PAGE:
If you asked me the question right now, I would be more likely to say no than yes. This crisis clearly shows that for the last twenty years Europe as lived beyond its means, because governments have spent more money than they received. In the long run, our attitude in Europe has to change in order to prepare a sustainable future for our children.
So far, the 27 EU- countries have not reached an agreement on giving a mandate to the European Commission to open negotiations with so-called third countries on the taxation on savings income. What would an automatic exchange of information mean for the Luxembourg financial centre?
Our three neighbouring countries France, Belgium and Germany all apply a system that gives their residents reasonable protection against banks communicating personal data around. As soon as the same individuals cross the border, they have to suffer the consequences. This is a far cry from equal treatment; it is discrimination by the system. As long as this situation persists, I do not feel comfortable with the automatic exchange of information, because the same rules are not applied everywhere.
Should Luxembourg join the countries willing to sign a bilateral agreement with the US to exchange FATCA information?
Qualified intermediary (Q.I.) was the first generation of FATCA. Right from the start, Luxembourg understood the key messages of the Q.I. regime: the US was moving in the direction of making sure that it collected information about US taxpayers. If we didn’t have these huge implementation costs, FATCA would be close to a non-event. It is the industry, and to a certain degree the customer, that will have to pay for US compliance.
Though FATCA will not drive Luxembourg out of business, it is an important issue for us, because we have an international financial centre. We cannot afford to be a black spot on the FATCA map.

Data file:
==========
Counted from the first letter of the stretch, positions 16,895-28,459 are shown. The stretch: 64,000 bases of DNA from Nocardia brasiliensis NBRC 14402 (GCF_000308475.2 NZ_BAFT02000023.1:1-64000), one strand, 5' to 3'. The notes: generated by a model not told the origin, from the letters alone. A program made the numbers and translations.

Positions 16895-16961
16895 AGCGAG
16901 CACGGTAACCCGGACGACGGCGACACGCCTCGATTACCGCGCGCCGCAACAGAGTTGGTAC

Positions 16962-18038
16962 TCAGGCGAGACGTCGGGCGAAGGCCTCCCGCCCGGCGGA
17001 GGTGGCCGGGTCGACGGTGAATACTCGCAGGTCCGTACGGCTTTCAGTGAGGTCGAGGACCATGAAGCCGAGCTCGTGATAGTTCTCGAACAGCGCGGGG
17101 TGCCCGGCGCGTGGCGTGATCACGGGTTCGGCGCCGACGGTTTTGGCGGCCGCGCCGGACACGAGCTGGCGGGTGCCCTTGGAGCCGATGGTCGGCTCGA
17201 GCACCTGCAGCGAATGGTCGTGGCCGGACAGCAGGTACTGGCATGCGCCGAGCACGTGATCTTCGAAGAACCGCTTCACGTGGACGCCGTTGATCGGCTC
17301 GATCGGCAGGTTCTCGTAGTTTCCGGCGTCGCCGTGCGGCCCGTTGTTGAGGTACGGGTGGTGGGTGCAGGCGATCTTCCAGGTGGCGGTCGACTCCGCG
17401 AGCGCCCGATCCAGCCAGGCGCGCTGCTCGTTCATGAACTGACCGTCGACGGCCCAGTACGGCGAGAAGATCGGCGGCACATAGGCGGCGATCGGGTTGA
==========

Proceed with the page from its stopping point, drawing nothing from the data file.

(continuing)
Is the government in charge of FATCA implementation, or the finance industry?
If we can really be sure that implementation costs will fall by adopting an intergovernmental arrangement, then the Luxembourg authorities will sign a bilateral agreement with the US. I am optimistic that there is something in it for a small country like Luxembourg and that the government will bring value to the table by clearing up, in bilateral negotiations, a host of complex issues that exist in a financial centre like ours that serves the world.
In international media reports, Luxembourg is, from time to time, represented as a tax stealer. Where do these clichés come from?
In the European Union and elsewhere around the world there exists the principle of free establishment of a company. It is clear that these rules, which are complicated, are not easy for the average citizen to understand. However, it is easier to understand that if the State has huge budget deficits and a colossal public debt, then you need to find a scapegoat .
It is also more popular to make somebody else responsible for your shortcomings than to admit one’s own mistakes, so that is where the clichés on Luxembourg come from. The climate on international taxation becomes rougher at times when there are a lot of governments with debt and deficits.
Luxembourg does nothing other than apply EU directives and that is our right. Participation exemptions, for instance that are based on EU-directives were not created to produce tax holidays but to avoid double taxation. Saying that we are stealing money makes no sense. CW